Writing in an intriguingly symbolic and minimalist style, author Sonallah Ibrahim has been called the Egyptian Kafka. And no wonder. This wry take on Kafka's The Trial revolves around its narrator's attempts to petition successfully the elusive ruling body of his country, known simply as "the committee." Consequences for his actions range from the absurd to the hideous.
In Kafkaesque fashion, Ibrahim offers an unbroken first-person narrative rendered in brief, crisp prose framed by a conspicuous absence of vivid imagery. Furthermore, the petitioner is a man without identity. The ideal anti-hero, he remains, as does his country, unnamed throughout the intricate plot with a locale suggestive of 1970s Cairo.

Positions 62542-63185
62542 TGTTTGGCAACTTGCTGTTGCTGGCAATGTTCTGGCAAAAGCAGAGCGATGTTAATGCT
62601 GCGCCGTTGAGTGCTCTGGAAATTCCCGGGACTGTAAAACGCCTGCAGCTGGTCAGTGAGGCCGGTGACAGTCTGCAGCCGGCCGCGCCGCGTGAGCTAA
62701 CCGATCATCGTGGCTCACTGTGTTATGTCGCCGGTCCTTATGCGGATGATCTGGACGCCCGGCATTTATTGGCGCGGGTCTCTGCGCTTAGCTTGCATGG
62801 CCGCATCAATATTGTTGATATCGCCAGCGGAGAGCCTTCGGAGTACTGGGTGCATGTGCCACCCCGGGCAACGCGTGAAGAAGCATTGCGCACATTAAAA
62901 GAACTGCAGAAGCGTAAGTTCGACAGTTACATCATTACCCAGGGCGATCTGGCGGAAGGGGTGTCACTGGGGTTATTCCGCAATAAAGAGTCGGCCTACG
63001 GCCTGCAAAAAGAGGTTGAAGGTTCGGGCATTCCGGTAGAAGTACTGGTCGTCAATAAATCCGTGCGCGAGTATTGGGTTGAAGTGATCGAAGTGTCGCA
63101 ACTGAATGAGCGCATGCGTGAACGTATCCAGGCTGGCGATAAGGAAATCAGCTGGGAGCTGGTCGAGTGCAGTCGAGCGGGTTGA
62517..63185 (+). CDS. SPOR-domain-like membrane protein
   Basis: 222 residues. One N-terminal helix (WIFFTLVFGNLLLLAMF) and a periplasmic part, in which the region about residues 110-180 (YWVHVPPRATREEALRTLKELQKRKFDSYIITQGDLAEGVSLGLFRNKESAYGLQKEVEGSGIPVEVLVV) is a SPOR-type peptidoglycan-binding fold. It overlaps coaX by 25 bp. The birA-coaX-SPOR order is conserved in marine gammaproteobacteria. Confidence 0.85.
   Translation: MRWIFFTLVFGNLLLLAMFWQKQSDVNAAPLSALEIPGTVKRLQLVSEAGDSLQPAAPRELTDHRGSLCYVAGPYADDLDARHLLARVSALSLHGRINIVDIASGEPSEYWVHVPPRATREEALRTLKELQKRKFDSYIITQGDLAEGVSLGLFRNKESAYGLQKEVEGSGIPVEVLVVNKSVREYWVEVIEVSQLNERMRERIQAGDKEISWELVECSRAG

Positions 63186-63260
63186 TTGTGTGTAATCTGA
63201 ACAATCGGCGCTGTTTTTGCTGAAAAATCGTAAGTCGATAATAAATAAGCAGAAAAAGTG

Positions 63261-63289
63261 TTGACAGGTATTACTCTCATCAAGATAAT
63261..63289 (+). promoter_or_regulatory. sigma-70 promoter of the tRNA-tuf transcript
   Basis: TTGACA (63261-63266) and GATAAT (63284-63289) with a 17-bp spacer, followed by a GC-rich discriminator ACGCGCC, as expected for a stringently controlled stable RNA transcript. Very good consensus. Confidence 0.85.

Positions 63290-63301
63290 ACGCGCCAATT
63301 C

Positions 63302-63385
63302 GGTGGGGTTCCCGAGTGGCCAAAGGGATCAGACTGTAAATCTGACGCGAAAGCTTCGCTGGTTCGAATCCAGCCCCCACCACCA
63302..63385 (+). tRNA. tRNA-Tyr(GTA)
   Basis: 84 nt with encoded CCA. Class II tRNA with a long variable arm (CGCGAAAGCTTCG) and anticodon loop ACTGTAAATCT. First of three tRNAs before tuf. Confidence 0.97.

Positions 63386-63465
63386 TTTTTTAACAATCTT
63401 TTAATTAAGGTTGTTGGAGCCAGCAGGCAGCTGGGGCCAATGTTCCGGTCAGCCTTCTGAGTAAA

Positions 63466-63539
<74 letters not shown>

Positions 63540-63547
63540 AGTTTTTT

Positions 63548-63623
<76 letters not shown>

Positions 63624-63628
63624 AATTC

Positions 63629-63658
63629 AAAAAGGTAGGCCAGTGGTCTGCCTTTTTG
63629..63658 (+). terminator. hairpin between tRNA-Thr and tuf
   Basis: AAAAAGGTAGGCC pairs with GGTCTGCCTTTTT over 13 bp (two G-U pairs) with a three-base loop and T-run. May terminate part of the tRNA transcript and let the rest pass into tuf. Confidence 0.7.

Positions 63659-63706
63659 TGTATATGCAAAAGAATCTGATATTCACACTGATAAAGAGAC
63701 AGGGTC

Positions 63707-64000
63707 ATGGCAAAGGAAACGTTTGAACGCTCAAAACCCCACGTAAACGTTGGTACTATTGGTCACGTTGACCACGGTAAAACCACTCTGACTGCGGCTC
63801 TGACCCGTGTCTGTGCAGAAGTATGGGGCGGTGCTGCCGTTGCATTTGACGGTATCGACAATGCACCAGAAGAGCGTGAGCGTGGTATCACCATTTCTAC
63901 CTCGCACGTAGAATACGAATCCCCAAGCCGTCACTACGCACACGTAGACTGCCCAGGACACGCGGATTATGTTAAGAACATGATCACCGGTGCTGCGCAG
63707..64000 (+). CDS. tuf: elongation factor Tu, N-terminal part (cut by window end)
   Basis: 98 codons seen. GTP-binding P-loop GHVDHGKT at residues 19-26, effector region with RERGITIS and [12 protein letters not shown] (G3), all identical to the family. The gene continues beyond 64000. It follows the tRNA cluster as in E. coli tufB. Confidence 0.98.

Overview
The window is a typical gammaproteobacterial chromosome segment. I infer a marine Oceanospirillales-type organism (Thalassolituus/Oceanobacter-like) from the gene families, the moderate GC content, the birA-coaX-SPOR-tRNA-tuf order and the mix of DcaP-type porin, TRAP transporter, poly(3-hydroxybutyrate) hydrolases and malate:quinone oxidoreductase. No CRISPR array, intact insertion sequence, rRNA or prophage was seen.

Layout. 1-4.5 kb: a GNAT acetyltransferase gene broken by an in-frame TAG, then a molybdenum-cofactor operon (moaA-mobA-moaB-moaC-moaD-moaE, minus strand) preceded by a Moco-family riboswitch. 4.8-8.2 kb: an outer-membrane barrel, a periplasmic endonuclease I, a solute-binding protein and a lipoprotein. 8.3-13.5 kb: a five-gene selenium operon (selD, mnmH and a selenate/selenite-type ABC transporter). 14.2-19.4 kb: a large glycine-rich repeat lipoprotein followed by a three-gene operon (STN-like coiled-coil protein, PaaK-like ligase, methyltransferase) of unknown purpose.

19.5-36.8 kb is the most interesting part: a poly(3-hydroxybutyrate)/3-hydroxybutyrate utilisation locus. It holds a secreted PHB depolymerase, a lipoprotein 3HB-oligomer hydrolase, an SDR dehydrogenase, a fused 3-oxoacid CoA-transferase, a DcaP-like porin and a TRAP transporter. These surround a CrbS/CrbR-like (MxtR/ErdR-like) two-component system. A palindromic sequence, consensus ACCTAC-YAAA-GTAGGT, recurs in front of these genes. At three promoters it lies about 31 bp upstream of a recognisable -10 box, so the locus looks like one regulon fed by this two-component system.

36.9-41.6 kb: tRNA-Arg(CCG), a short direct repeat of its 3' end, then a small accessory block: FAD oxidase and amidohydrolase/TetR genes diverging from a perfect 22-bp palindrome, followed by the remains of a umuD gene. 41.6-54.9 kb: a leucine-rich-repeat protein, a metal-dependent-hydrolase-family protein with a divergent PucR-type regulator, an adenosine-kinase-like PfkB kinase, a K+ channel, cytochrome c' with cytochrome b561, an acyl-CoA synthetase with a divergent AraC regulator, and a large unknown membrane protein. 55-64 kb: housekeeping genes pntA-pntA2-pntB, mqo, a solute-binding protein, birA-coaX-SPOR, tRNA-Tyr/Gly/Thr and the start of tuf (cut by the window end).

Considered a major work, The Committee sardonically pierces the inflammatory terrain between ordinary men, unbridled displays of power, and other, broader concerns of the author's native Egypt. The novel's corrosive, shocking conclusion catapults satiric surrealism into a new realm.